What does Paul say about Law in Galatians?
In Galatians, Paul explains that the Law was not eternal, but was added. It was added because of transgressions.10 The Law is then temporary. Since it has a beginning, it must also have an end.11 Again, it is important to point out that there is some debate about this issue. Wesley say that “this [moral] Law passeth not away; but the ceremonial Law was only introduced till Christ.”12 There are questions lurking, “Is there an end to the Law?” “If so, is it just the end of ceremonial Law? Or the moral Law also?” These questions will be addressed later.
What is clearer in Galatians is the fact that saints are justified by faith in Christ, not by works or the Law.13 Paul makes five key appeals to justification by faith in chapter three.14 First is his appeal to personal experience. Paul asks the disciples whether they received the Spirit ‘by works of the Law’ or by hearing with faith in God? If they genuinely received and partook of the Holy Spirit, how could they forget? They had such an experience. Their “hearing of faith” occurred when they first came to know Christ as their own by accepting the Holy Spirit in their live.15 The second appeal is to Abraham. Galatians three reflects Romans four. The beauty of these two chapters is that God could have made righteousness come through works and obeying the Law, but instead God gave grace and let’s righteousness come through faith in Him and His Son. Thirdly, the appeal to the Law. Paul says the Law tells us to do things, while faith is just the opposite, saints are told to believe things. This belief will manifest in action, but the faith is believing. Where the Law is just doing, there is no belief. Gill makes the case that what Paul is referring to Lev. eighteen, verse five16 and that this passage is speaking about the moral Law, not the ceremonial Law. At any case, the point is that justification is not by the Law, but by grace. Fourth, Paul makes an appeal to history. God made promises through covenant before giving the Law. The Law was an addition. It does not invalidate God’s previous promises. In fact, justification cannot be by both merit and promise. It is one or the other and it is not by merit. And fifthly, Paul makes the appeal to the Gospel from verse nine-teen to the end of the chapter. Christ is the object of our faith and the only way to be justified. The Law is merely a “tutor” or “custodian” until Christ came.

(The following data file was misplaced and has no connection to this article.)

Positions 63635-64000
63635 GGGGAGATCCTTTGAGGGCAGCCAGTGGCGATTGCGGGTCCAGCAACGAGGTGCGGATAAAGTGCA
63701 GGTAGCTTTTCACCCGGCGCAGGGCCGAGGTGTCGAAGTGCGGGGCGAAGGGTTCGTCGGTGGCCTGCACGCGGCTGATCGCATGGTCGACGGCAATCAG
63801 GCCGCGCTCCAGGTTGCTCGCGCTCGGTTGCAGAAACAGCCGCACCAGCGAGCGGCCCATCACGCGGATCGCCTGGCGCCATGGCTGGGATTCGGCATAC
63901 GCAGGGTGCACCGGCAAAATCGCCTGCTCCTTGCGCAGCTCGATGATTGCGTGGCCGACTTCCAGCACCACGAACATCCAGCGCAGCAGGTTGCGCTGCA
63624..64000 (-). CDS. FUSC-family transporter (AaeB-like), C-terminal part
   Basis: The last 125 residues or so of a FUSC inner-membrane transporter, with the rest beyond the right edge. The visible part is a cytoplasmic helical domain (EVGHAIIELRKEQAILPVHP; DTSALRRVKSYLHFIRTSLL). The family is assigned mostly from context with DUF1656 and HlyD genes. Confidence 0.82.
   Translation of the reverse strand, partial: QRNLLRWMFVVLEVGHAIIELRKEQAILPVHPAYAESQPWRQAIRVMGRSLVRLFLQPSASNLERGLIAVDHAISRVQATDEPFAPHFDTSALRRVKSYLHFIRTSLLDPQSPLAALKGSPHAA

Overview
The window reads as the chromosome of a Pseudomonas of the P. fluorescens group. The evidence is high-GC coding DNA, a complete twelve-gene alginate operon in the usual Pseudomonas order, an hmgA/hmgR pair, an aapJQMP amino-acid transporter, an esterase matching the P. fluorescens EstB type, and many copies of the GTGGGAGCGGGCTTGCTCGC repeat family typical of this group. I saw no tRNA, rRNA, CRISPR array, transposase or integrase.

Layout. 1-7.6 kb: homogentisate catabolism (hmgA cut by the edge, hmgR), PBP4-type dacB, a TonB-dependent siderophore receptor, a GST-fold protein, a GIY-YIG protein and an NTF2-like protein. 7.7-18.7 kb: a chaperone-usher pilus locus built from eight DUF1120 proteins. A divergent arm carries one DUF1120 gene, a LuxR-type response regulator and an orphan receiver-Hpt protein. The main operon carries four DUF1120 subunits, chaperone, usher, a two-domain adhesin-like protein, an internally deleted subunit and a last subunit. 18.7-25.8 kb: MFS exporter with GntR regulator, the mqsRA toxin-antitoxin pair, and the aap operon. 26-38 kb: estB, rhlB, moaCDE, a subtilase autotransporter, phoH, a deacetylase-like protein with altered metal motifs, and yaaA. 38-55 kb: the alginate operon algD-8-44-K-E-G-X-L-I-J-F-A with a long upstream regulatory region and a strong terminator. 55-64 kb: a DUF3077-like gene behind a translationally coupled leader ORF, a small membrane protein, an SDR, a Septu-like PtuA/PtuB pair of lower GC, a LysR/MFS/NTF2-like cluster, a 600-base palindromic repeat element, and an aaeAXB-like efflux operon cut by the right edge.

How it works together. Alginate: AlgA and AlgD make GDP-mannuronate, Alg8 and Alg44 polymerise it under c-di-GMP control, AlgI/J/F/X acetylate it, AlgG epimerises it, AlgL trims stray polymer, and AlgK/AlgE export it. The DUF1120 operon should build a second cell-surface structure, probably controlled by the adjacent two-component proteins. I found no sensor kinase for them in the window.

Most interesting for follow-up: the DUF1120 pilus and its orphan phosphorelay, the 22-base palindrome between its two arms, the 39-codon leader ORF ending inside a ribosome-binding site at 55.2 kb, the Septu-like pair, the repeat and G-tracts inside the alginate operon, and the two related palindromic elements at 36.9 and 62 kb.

As discussed above, in Galatians, the Law was also our “pedagogue” or tutor. The principle Greek word used here means “to keep or guard someone.17” Before the promised faith through Jesus, saints were locked up under the Law in order to keep us imprisoned under sin until the coming faith was revealed.18 The Law was master over them, keeping them in its custody as long as they were in bondage to sin. When the time was right, God sent for His Son in order to redeem those under the Law.19 This is the Gospel message, which Paul continues to stress over and over again especially in chapter four. Paul emphases that saints are sons of God and no longer slaves to sin! So why, he asks, are you turning your back on God and being enslaved by these worthless things again? Christians have choices to make. Christ is the only way to be justified, but man can choose to live enslaved to other things. Paul builds from this place, as he discusses how Christians can and should live according to the Spirit instead of the flesh. Paul also gives great practical wisdom in Christian living as he speaks about the armor of God and the spiritual forces.
The key of Galatians is getting back to the basics of the Gospel. The Judaizers, had been teaching falsely that believers had to follow the Mosaic Law and be circumcised in order to be saved.20 Paul refutes these teachings and goes over the Gospel message again. He reminds them that the Son of man came from God and requires nothing. Men are not saved through works of the Law.21 In summary, “man is not justified by the works of the Law but through faith in Christ Jesus…and [again] not by works of the Law…” (Gal. 2;16).